Ferroptosis, which is a new type of cell death discovered in recent years, has been reported to play an important role in tumor drug resistance. A study reviews the relationship between ferroptosis and glioma TMZ resistance, and highlights the role of ferroptosis in glioma TMZ resistance. Finally, the investigators discussed the future orientation for ferroptosis in glioma TMZ resistance, in order to promote the clinical use of ferroptosis induction in glioma treatment 6).


CUL4B has been shown to be upregulated and promotes progression and chemoresistance in several cancer types. However, its regulatory effect and mechanisms on TMZ resistance have not been elucidated. The aim of this study was to decipher the role and mechanism of CUL4B in TMZ resistance. Western blot and public datasets analysis showed that CUL4B was upregulated in glioma specimens. CUL4B elevation positively correlated with advanced pathological stage, tumor recurrence, malignant molecular subtype and poor survival in glioma patients receiving TMZ treatment. CUL4B expression was correlated with TMZ resistance in GBM cell lines. Knocking down CUL4B restored TMZ sensitivity, while upregulation of CUL4B promoted TMZ resistance in GBM cells. By employing senescence β-galactosidase staining, quantitative reverse transcription PCR and Chromatin immunoprecipitation experiments, we found that CUL4B coordinated histone deacetylase (HDAC) to co-occupy the CDKN1A promoter and epigenetically silenced CDKN1A transcription, leading to attenuation of TMZ-induced senescence and rendering the GBM cells TMZ resistance. Collectively, our findings identify a novel mechanism by which GBM cells develop resistance to TMZ and suggest that CUL4B inhibition may be beneficial for overcoming resistance 7).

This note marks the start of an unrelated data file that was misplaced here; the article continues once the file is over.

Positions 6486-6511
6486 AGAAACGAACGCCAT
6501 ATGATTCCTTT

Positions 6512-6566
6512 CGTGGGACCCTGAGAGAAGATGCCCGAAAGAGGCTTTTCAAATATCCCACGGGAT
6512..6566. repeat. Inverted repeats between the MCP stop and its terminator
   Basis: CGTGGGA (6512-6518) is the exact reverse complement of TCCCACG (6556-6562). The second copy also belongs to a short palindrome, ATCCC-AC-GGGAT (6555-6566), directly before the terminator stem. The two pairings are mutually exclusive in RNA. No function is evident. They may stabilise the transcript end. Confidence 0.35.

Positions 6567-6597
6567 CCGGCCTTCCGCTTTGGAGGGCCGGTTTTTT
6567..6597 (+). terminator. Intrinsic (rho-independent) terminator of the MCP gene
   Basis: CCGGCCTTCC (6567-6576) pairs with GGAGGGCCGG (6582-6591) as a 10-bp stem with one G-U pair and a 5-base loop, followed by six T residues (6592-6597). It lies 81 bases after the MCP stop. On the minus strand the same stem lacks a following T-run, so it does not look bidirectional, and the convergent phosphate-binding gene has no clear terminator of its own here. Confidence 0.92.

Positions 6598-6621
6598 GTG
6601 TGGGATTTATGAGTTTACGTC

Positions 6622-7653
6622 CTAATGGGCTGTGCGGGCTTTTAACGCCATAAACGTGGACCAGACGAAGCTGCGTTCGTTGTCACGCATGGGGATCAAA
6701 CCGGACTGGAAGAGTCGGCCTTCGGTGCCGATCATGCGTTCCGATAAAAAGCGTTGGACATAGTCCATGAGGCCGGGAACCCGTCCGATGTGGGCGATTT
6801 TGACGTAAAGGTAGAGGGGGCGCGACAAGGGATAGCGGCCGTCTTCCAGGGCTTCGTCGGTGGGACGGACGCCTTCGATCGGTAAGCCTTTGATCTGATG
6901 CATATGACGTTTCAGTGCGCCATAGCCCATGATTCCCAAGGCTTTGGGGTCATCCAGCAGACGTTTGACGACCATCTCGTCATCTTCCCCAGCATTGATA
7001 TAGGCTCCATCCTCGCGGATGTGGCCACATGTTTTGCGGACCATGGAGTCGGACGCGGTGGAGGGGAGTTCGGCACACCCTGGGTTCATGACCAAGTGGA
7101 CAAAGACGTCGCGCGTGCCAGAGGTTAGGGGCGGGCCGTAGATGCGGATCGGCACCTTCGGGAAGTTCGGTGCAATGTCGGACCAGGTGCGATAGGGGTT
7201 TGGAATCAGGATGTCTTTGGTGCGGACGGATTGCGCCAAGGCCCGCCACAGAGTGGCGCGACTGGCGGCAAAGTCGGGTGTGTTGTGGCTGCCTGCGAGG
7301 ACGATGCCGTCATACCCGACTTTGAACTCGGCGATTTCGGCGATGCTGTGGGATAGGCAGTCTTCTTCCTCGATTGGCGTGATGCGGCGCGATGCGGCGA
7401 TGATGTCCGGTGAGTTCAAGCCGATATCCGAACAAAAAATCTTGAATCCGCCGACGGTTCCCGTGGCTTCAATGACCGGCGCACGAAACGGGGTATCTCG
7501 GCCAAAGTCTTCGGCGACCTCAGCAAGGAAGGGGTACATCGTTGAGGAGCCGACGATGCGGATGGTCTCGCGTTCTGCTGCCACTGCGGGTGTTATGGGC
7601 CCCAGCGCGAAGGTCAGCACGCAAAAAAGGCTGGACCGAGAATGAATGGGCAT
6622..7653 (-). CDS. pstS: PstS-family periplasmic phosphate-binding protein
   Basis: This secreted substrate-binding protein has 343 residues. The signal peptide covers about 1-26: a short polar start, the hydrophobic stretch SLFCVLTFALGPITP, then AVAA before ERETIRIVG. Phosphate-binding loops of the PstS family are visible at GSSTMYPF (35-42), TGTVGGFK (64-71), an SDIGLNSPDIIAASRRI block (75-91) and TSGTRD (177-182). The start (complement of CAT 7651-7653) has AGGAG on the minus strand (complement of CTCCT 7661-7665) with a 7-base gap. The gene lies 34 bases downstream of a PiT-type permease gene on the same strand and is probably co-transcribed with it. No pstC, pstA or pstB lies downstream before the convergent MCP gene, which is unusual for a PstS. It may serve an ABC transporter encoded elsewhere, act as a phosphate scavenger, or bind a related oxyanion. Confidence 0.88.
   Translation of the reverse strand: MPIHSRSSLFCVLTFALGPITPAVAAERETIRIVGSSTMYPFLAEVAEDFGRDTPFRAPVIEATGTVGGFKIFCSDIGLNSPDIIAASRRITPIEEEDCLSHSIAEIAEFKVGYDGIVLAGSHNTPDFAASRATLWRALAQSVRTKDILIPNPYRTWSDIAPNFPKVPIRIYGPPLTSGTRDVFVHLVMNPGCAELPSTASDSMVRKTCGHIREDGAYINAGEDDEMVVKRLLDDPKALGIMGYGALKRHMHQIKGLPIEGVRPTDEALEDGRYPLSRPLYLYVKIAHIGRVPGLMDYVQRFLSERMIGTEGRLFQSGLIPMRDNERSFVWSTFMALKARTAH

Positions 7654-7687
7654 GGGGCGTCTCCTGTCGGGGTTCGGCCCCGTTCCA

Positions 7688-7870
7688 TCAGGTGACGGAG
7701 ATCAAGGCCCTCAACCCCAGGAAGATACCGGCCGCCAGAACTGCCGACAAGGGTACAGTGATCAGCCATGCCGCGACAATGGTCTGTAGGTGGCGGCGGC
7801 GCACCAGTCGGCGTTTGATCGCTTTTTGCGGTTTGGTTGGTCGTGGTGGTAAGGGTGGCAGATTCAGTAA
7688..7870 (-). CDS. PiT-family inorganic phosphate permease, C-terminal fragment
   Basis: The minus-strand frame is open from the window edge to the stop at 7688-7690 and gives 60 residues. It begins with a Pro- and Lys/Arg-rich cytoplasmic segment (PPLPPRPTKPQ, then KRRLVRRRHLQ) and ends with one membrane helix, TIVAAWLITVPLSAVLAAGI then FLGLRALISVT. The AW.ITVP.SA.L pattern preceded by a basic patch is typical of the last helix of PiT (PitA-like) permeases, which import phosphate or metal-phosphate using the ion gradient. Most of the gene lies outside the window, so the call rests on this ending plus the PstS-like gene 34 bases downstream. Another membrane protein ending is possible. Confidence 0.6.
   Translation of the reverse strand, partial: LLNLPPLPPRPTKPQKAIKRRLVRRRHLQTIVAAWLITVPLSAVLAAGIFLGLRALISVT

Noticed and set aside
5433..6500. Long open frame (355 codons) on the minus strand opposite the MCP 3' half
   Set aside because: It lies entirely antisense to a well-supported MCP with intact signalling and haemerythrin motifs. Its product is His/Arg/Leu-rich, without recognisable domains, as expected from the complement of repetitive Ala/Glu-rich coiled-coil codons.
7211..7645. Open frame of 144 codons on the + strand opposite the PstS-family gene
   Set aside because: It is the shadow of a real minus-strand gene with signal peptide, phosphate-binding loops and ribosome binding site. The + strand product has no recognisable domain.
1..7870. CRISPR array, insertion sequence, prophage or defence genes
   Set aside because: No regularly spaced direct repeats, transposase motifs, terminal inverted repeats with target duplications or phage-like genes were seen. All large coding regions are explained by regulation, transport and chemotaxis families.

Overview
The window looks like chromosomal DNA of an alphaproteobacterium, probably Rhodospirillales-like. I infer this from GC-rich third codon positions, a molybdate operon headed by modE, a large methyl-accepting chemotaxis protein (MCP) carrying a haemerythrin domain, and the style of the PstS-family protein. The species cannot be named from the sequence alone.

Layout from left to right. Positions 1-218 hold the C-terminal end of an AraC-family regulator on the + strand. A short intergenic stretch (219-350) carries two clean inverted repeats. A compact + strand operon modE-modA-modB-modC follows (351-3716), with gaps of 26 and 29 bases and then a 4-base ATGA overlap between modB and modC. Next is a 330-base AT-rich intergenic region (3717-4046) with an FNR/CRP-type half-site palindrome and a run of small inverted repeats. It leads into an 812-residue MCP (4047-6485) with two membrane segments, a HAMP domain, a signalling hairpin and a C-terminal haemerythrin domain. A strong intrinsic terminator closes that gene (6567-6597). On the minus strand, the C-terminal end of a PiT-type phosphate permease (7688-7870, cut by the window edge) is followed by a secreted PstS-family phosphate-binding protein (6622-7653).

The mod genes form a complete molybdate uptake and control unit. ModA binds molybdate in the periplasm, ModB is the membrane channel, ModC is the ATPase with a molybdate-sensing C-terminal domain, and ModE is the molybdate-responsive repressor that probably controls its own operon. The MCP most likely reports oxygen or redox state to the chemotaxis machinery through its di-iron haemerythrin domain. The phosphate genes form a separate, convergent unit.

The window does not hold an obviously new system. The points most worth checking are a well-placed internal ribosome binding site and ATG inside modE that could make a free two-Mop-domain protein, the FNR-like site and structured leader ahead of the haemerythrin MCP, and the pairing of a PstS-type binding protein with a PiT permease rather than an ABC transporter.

CXCL12/CXCR4 has been demonstrated to be involved in cell proliferationcell migrationcell invasionangiogenesis, and radioresistance in glioblastoma (GBM). However, its role in TMZ resistance in GBM is unknown. Wang et al. aimed to evaluate the role of CXCL12/CXCR4 in mediating the TMZ resistance to GBM cells and explore the underlying mechanisms. They found that the CXCL12/CXCR4 axis enhanced TMZ resistance in GBM cells. Further study showed that CXCL12/CXCR4 conferred TMZ resistance and promoted the migration and invasion of GBM cells by up-regulating FOXM1. This resistance was partially reversed by suppressing CXCL12/CXCR4 and FOXM1 silencing. This study revealed the vital role of CXCL12/CXCR4 in mediating the resistance of GBM cells to TMZ, and suggested that targeting CXCL12/CXCR4 axis may attenuate the resistance to TMZ in GBM 8).


The YTHDF2 expression in TMZ-resistant tissues and cells was detected. Kaplan-Meier analysis was employed to evaluate the prognostic value of YTHDF2 in GBM. Effect of YTHDF2 in TMZ resistance in GBM was explored via corresponding experiments. RNA sequence, FISH in conjugation with fluorescent immunostaining, RNA immunoprecipitation, dual-luciferase reporter gene and immunofluorescence were applied to investigate the mechanism of YTHDF2 that boosted TMZ resistance in GBM.